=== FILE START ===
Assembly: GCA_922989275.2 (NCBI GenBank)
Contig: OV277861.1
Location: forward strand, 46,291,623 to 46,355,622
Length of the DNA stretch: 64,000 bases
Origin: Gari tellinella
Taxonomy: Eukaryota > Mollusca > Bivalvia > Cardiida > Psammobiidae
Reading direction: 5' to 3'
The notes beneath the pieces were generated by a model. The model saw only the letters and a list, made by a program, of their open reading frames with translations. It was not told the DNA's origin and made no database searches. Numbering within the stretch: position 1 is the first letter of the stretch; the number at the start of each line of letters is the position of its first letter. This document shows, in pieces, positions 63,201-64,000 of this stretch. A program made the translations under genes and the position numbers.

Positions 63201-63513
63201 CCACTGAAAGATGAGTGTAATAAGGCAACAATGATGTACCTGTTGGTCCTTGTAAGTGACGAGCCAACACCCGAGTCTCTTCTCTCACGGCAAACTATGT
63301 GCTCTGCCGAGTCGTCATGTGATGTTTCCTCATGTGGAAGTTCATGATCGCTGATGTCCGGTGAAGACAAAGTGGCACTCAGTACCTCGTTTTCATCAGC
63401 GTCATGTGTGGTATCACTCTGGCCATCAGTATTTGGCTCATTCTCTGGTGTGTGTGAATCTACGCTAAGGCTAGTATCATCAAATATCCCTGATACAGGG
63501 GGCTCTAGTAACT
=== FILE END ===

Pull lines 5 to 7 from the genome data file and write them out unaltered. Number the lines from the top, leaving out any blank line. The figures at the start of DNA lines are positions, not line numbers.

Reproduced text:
Origin: Gari tellinella
Taxonomy: Eukaryota > Mollusca > Bivalvia > Cardiida > Psammobiidae
Reading direction: 5' to 3'